You’d say, he despised our bluff old ways?
— Not he! For in Paris they told the elf
Our rough North land was the Land of Lays,
The one good thing left in evil days;
Since the Mid-Age was the Heroic Time,
And only in wild nooks like ours
Could you taste of it yet as in its prime,
And see true castles, with proper towers,
Young-hearted women, old-minded men,
And manners now as manners were then.
So, all that the old Dukes had been, without knowing it,
This Duke would fain know he was, without being it;
‘Twas not for the joy’s self, but the joy of his showing it,
Nor for the pride’s self, but the pride of our seeing it,
He revived all usages thoroughly-worn-out,
The souls of them fumed-forth, the hearts of them torn-out:
And chief in the chase his neck he perilled,
On a lathy horse, all legs and length,
With blood for bone, all speed, no strength;
— They should have set him on red Berold
With the red eye slow consuming in fire,
And the thin stiff ear like an abbey spire!

VI

Well, such as he was, he must marry, we heard:
And out of a convent, at the word,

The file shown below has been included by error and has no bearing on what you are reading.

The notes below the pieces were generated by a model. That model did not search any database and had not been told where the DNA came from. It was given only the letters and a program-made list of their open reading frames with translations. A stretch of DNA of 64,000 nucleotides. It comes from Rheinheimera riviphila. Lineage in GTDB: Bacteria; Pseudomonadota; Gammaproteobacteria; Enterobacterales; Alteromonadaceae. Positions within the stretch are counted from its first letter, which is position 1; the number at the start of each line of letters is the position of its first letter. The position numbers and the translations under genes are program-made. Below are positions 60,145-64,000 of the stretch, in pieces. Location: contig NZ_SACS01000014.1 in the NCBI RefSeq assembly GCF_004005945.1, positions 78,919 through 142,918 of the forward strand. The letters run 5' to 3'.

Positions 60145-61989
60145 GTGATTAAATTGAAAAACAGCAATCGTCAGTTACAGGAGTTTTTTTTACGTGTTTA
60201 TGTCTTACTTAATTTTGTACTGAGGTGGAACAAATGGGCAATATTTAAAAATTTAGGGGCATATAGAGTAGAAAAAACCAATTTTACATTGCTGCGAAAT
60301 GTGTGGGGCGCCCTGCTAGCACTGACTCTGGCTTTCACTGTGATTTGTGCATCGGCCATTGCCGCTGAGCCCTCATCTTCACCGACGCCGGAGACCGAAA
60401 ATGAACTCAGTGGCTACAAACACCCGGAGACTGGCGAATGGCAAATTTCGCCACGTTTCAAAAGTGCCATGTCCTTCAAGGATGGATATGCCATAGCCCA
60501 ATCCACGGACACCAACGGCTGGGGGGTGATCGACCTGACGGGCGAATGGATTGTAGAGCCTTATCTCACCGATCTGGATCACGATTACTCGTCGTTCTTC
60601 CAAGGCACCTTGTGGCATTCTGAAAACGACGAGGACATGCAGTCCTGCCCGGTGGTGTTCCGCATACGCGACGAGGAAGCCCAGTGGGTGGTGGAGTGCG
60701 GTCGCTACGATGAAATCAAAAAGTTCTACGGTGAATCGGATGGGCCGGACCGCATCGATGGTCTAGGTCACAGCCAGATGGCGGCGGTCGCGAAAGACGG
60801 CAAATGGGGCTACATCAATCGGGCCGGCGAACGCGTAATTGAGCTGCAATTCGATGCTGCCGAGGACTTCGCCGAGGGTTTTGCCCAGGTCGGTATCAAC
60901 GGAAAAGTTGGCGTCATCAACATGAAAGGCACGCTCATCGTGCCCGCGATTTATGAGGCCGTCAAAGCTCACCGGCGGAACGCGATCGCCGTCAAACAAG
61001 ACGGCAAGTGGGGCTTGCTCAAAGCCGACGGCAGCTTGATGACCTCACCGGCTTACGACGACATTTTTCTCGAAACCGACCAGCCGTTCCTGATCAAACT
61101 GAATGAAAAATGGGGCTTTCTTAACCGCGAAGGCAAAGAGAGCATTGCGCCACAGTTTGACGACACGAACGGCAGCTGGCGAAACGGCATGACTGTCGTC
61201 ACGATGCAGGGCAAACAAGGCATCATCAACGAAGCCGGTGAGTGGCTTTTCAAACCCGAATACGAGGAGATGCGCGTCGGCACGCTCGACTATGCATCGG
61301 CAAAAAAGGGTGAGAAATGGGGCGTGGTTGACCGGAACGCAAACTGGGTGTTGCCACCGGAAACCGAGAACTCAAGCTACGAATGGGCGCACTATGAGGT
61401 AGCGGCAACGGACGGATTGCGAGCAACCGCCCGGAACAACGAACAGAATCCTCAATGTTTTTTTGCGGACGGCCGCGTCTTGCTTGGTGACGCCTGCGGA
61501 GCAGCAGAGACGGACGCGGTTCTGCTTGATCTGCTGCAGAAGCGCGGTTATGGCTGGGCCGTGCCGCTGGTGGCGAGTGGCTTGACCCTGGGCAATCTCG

Came the lady, in time of spring.
— Oh, old thoughts they cling, they cling!
That day, I know, with a dozen oaths
I clad myself in thick hunting-clothes
Fit for the chase of urochs or buffle
In winter-time when you need to muffle.
But the Duke had a mind we should cut a figure,
And so we saw the lady arrive:
My friend, I have seen a white crane bigger!
She was the smallest lady alive,
Made in a piece of nature’s madness,
Too small, almost, for the life and gladness
That over-filled her, as some hive
Out of the bears’ reach on the high trees
Is crowded with its safe merry bees:
In truth, she was not hard to please!
Up she looked, down she looked, round at the mead,
Straight at the castle, that’s best indeed
To look at from outside the walls:
As for us, styled the “serfs and thralls,’’
She as much thanked me as if she had said it,
(With her eyes, do you understand?)
Because I patted her horse while I led it;
And Max, who rode on her other hand,
Said, no bird flew past but she inquired
What its true name was, nor ever seemed tired —
If that was an eagle she saw hover,
And the green and gray bird on the field was the plover.
When suddenly appeared the Duke:
And as down she sprung, the small foot pointed
On to my hand, — as with a rebuke,
And as if his backbone were not jointed,
The Duke stepped rather aside than forward,
And welcomed her with his grandest smile;
And, mind you, his mother all the while
Chilled in the rear, like a wind to Nor’ward;
And up, like a weary yawn, with its pulleys
Went, in a shriek, the rusty portcullis;
And, like a glad sky the north-wind sullies,
The lady’s face stopped its play,
As if her first hair had grown gray;
For such things must begin some one day.

VII